In the spring of 2018, a group of students in the USA and another group in Greece came together electronically to discuss and propose solutions to environmental problems. Unlike a normal classroom, the students first needed to overcome the technological, language, cultural and geographical barriers that existed. The assignment required them to find a solution to communication issues. They had to choose their method, be it Skype, email, Facetime, Whatsapp, Facebook, text, Zoom, or a combination of platforms. Next, they had to overcome time zones and language barriers. Most chose to plan synchronous meeting times, and all chose to write in English with the help of an online translator. Then, each group was asked to develop their own icebreaker. By formulating a series of 10 questions that they would each answer, they could get to know each other and their interests.

For the main assignment, both groups were asked to choose from a list of environmental problems common in both nations related to: hunting/fishing, forestry, ecotourism, viticulture/oenology, water supplies, global events (e.g., the World Cup, Olympics), recycling/waste management, and beaches/coastal zones. Students then cooperatively made a research poster to include background, an international comparison between the USA & Greece, and recommendations/solutions. They used peer-reviewed research and developed creative techniques to address these complex problems.

Each group had to develop a poster through collaborative, co-operative, and problem-based learning. In post-project interviews, students provided positive feedback, most often citing the benefit of receiving a global experience without leaving their own region. And they all wanted more. The next step is to take them out of the state of New Jersey. We will bring the students abroad and create new applied learning opportunities in the course. The first group will travel in May 2019; students from the United States will visit Greece for nine days. There, students will study waste and coastal impacts by kayaking out to a Greek island for a beach cleanup. They will engage with protected lands, wetland mitigation, and tourism development in the littoral zone of the Attica Peninsula. We will also have an opportunity to study transportation, post Olympics, as we travel by metro, light rail, and city bus every day, engaging with local citizens, food, religion, history, philosophy, art, and agriculture. This educational field study course can teach through discovery, integration, and application and further the educational experience by creating connections among locals, students, and professionals (Moscovici, 2013). This course will be a biennial offering with hopes that Greek students can come to Stockton University in alternate years.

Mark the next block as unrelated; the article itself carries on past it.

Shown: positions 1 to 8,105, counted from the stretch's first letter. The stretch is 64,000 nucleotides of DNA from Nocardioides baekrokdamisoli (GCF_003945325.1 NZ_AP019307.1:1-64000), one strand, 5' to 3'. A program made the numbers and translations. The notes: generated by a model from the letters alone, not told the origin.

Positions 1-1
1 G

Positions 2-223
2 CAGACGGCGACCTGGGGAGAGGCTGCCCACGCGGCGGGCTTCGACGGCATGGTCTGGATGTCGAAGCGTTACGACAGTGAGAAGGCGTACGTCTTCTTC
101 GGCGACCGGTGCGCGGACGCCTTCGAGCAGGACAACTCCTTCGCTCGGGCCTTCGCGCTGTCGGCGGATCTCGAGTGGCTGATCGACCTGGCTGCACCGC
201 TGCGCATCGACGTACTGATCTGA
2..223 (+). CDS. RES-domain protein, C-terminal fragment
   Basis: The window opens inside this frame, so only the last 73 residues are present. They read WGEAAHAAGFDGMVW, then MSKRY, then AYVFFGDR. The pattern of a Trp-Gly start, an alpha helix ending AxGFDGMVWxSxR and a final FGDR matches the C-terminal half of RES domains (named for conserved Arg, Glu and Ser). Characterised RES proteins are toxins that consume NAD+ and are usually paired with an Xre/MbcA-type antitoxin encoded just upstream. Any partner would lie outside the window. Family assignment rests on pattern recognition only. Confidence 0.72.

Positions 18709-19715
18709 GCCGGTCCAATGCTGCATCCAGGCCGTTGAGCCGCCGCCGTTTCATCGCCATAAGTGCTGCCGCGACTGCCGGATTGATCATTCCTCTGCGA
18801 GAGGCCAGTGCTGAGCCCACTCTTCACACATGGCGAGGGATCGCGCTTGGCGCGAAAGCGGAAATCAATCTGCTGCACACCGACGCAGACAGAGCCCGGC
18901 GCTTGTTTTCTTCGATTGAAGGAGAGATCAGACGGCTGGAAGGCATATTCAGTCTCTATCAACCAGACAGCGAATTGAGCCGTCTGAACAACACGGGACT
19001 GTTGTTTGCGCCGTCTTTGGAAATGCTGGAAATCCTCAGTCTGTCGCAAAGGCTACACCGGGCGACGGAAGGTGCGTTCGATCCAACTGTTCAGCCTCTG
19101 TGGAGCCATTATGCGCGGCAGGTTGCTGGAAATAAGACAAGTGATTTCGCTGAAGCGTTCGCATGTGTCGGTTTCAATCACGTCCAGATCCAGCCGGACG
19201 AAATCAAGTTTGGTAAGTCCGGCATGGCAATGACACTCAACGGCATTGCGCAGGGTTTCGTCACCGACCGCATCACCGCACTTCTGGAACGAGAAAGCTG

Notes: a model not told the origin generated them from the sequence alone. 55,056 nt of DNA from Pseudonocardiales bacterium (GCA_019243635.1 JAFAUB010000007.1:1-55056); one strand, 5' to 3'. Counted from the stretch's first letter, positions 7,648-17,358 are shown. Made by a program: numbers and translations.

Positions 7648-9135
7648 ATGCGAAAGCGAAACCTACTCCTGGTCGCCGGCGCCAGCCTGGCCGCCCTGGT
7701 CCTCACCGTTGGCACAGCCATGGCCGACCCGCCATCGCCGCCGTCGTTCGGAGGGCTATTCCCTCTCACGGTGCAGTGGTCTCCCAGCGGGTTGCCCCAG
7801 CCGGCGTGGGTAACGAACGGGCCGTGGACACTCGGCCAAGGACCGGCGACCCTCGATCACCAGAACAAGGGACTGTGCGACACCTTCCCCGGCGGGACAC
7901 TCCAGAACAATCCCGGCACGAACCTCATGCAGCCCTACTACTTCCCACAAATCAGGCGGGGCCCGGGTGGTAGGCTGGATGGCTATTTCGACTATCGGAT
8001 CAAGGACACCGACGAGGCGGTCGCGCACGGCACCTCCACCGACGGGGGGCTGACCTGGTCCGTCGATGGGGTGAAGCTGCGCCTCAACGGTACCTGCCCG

In addition to these two initiatives, there have been visiting faculty lectures and collaboration on peer review research projects among professors. The next steps include developing faculty exchanges and securing international funds to create new student and faculty engagement. With willing partners, good planning, and a strong motivation on behalf of the faculty to create new active learning opportunities, this collaboration will continue!

Conclusion

The FRN workshop was holistically successful. Aside from the workshop topics, where we learned from experts, the visiting faculty were engaged at a higher level. We returned to our respective universities and changed our teaching methods. We wanted to become better instructors and the three of us have all chosen to develop active learning techniques in the classroom. The simulations, polling, data collection, and analysis awakened the consciousness of the students and forced them to become problem solvers, even outside of the classroom. The international comparative exercise and short-term study abroad opportunities will take students out of their comfortable existence, so they can see, smell, taste, sense, and learn techniques for future implementation. Active learning allows students to learn from the professors, the experts, and each other. We applaud the FRN for these offerings and look forward to the many opportunities to come. These workshops develop skills and networks to improve faculty learning so that we can teach students about the complex problems of today and the future.

 

 
 

References

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Moscovici, D., & Witt, E. (2018). Active learning strategies: Stories and lessons learnt – studying environment in the field. In A. Misseyanni, M. Lytras, P. Papadopoulou, & C.
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Shapiro, S., & Leopold, L. (2012). A critical role for role-playing pedagogy. TESL Canada Journal, 29(2), 120-130.